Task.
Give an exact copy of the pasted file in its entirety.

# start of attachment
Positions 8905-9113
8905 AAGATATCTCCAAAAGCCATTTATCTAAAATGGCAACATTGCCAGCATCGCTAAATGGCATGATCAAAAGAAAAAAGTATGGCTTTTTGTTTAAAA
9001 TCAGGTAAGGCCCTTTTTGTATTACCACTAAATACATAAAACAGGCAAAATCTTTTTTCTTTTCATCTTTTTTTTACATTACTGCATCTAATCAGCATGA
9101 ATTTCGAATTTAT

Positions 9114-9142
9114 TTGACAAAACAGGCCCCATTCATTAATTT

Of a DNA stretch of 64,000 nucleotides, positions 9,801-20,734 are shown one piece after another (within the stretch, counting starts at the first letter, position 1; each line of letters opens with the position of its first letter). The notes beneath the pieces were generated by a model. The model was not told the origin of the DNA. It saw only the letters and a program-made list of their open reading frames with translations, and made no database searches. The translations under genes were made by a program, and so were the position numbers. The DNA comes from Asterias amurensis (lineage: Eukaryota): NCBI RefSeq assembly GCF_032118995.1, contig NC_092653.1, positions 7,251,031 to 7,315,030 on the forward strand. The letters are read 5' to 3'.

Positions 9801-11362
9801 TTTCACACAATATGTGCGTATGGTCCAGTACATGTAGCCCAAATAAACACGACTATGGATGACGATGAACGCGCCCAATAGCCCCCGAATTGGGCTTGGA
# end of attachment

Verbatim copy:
Positions 8905-9113
8905 AAGATATCTCCAAAAGCCATTTATCTAAAATGGCAACATTGCCAGCATCGCTAAATGGCATGATCAAAAGAAAAAAGTATGGCTTTTTGTTTAAAA
9001 TCAGGTAAGGCCCTTTTTGTATTACCACTAAATACATAAAACAGGCAAAATCTTTTTTCTTTTCATCTTTTTTTTACATTACTGCATCTAATCAGCATGA
9101 ATTTCGAATTTAT

Positions 9114-9142
9114 TTGACAAAACAGGCCCCATTCATTAATTT

Of a DNA stretch of 64,000 nucleotides, positions 9,801-20,734 are shown one piece after another (within the stretch, counting starts at the first letter, position 1; each line of letters opens with the position of its first letter). The notes beneath the pieces were generated by a model. The model was not told the origin of the DNA. It saw only the letters and a program-made list of their open reading frames with translations, and made no database searches. The translations under genes were made by a program, and so were the position numbers. The DNA comes from Asterias amurensis (lineage: Eukaryota): NCBI RefSeq assembly GCF_032118995.1, contig NC_092653.1, positions 7,251,031 to 7,315,030 on the forward strand. The letters are read 5' to 3'.

Positions 9801-11362
9801 TTTCACACAATATGTGCGTATGGTCCAGTACATGTAGCCCAAATAAACACGACTATGGATGACGATGAACGCGCCCAATAGCCCCCGAATTGGGCTTGGA